There’s so much fun going on with Wisconsin politics that it’s hard to keep track, but here’s an example from this week. One state senator, in justifying the repeal of our equal pay law, made two points—one possibly logical point that some pay inequity comes from women focusing on family matters (my own experience tells me there’s some truth to that—I know I worked fewer hours and got lower merit ratings when my son was first born and was very young), but undermines any credibility with this howler:

“You could argue that money is more important for men. I think a guy in their first job, maybe because they expect to be a breadwinner someday, may be a little more money-conscious.”

Um, hello? Breadwinner in my family? Um, me? (And also, guy/their is a pronoun antecedent error, only excused if someone is trying for gender-neutral language, which I don’t suspect is the case here.)

The one not-quite-so-bleak spot in the Chronicle’s data for salary is that pay equity is pretty good male/female in the UW Colleges.

This state senator (whose name I don’t want to grace the pages of my blog) is one of many in Wisconsin’s Anti-Public-Worker Brigade (with typical accusations like “They’re the haves!” “Overworked!” “Underpaid!” “Bunch of slobs!”), and I don’t think we’re ever, ever going to change his mind. But there are other state senators, and other community members, who aren’t so firmly anti- and those are the people we should be communicating with.

If we’re able to quantify what we do, we need to communicate that. My own state representative sends me email updates periodically; I’m going to begin to respond with an email update of my own—wouldn’t it be lovely if there were a whole wiki I could send him the link to?

STREAMLINING
Next to worrying about what state legislators and angry taxpayers think of my work ethics, I worry what some of my colleagues will think. (And I’m not even a probationary faculty member trying to get tenure.) I’m working on abandoning the notion that I can actually control what people think about me, but until then, I do worry about certain colleagues’ impressions of me—-some of the ones who work 50-60 hours a week during the 9-month academic contract, and a breezy 30-40 hours a week during most of the summer. Some of these folks are not doing it solely out of devotion and drive—-some of them feel obliged to work that much. And some of them are either explicitly critical of colleagues who work less, or spend a lot of time sighing, moaning, and dropping little hint-bombs at colleagues who work less. Not all my super-hard-working-colleagues are like this, but enough.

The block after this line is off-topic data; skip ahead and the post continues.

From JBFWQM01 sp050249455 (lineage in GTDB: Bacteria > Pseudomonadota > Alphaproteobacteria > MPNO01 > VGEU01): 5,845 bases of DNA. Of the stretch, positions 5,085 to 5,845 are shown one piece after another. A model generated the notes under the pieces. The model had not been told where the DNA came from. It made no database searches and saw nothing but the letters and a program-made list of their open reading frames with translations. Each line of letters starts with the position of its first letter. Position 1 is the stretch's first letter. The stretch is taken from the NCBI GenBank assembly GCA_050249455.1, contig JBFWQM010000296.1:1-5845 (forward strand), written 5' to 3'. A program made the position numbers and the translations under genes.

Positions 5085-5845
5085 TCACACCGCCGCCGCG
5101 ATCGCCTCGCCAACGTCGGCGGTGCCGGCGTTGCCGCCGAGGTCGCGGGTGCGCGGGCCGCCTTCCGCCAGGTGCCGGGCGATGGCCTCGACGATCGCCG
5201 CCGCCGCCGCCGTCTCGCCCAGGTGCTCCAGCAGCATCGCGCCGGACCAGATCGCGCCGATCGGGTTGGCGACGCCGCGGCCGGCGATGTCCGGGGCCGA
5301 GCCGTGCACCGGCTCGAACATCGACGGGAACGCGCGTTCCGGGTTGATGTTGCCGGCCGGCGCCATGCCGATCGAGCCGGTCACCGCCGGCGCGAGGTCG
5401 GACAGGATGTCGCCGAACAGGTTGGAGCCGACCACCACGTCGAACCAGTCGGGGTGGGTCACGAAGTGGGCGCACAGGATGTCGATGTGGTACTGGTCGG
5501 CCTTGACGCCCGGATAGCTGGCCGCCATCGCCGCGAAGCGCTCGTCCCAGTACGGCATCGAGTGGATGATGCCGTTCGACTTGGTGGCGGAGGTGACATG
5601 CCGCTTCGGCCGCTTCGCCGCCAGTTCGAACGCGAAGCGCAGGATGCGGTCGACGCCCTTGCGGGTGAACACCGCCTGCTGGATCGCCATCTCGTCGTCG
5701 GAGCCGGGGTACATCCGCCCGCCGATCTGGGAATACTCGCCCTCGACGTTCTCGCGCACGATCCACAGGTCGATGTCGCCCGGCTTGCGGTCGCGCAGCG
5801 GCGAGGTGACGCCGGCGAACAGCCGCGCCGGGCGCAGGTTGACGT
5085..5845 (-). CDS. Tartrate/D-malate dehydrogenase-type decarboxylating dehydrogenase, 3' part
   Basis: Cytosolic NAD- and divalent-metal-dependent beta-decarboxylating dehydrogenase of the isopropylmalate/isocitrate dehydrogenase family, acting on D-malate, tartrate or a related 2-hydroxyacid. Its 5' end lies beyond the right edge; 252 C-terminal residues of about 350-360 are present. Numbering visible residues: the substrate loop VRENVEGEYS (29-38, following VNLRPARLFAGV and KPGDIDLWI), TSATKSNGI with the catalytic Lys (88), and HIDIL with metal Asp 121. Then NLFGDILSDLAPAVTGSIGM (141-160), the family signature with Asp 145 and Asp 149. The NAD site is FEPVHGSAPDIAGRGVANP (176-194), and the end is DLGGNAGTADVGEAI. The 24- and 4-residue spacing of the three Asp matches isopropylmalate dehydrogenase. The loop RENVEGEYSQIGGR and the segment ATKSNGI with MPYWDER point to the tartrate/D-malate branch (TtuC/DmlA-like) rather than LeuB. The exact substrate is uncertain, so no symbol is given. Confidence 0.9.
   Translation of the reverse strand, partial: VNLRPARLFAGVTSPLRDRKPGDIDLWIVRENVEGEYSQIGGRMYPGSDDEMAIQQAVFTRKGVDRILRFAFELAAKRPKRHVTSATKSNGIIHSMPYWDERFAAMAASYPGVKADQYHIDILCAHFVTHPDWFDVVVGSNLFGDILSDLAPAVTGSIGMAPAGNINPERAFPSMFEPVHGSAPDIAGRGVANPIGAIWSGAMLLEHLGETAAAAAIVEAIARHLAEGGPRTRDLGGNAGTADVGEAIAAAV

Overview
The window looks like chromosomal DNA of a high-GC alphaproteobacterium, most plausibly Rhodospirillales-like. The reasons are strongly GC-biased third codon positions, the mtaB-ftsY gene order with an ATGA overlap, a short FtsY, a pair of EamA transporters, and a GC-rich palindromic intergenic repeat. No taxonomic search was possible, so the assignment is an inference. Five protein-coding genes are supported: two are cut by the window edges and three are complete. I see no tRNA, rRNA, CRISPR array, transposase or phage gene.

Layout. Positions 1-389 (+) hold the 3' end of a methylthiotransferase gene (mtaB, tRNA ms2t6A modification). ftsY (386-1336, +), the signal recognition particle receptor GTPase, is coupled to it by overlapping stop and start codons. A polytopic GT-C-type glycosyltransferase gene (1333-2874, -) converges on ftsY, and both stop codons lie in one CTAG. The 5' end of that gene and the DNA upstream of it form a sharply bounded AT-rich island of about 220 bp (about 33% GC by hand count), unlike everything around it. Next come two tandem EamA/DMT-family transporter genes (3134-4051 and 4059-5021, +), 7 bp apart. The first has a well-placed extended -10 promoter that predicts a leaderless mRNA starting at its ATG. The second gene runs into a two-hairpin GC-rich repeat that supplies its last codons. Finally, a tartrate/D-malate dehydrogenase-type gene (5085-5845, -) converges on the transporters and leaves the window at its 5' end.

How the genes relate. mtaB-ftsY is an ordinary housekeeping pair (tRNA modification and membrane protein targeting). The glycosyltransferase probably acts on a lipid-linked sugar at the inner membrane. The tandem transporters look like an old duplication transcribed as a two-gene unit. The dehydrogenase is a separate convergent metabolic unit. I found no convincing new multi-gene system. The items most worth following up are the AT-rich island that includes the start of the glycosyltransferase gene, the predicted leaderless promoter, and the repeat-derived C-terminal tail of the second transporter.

Thus another cruxy bit—-a lot of time in academia, we are our own worst enemies.

I remember once a long time ago someone brought up the issue that in the UW Colleges, the fall semester was 15 weeks plus finals, but the spring semester was often longer. The proposal came up—-should we make both semesters equal? Should we make them both 15? Should we make them longer—both 16? Someone pointed out that every other UW campus had 15-week semesters (plus finals). You know what? There were people who argued for the longer semesters. The UW Colleges has ALWAYS had lower average salaries than the other campuses, and there were people wanting to make it official that we had longer contracts for less money. I couldn’t believe it. Ultimately the 15-week semester prevailed, but that mindset is responsible for all kinds of busy-making, crazy-making policies. We like to have a lot of people on a lot of committees. I get that—-I miss the days when we talked about faculty governance instead of shared governance and made sure there was a faculty majority an every committee.

But those were also the heydays of what I like to call the occupative-compulsive model, of ADD MORE HOURS TO YOUR WORK WEEK to accomplish this or that valid thing on top of every other valid thing you’re already doing. “Let’s work 16!” seems radically different to me than “Let’s play two!” but I think as long as salaries were high enough that a two-professor family could be firmly in the upper middle class, or a professor’s one salary could keep HER family solidly in the middle class, the occupative-compulsive model was perpetuate-able, if not sustainable. (Even so, the people who were best at that model were not the people I wanted to eat lunch with, not that they ever stopped working long enough to hang out with us slackers.)

Those days are gone. Gone, daddy gone.

I think we need to take a serious look at our committee structures and just slash and burn our way through them. One example—I love serving on our English Department’s Executive Committee, but doing the reading, traveling, and meeting that committee requires in January alone adds up to about 80 hours. That would be 10 days of 8-hour days. That would be two work weeks. (I’m walking through the math slowly in case the Washington Post guy is reading.) Right now we have 11 people on that committee (down from 13). I think we ought to lower it to 7. Or maybe 9. That would give two people 80 extra hours.

If we got serious about streamlining, we could simplify a lot of our lives. A lot. Really a lot.

We could help ourselves–we could invent an organization RIGHT NOW and call it the United Front for a Different Atmosphere. If I need to say no to something, but I’m having trouble saying no, another member of the organization could send an email on my behalf: “You’re receiving this email because ___________ needs to devote time to other activities rather than ______________. Sincerely, ____________, founding member of UFF DA.”

Again–I’m amusing myself in a way but also completely serious. I’d be more than happy to send an email on behalf of colleague who needs to say no, or who already said yes but hadn’t realized what a boondoggle she was saying yes to. Again–I think it could help a lot. Really a lot.

ANCHORING THE BOTTOM MIDDLE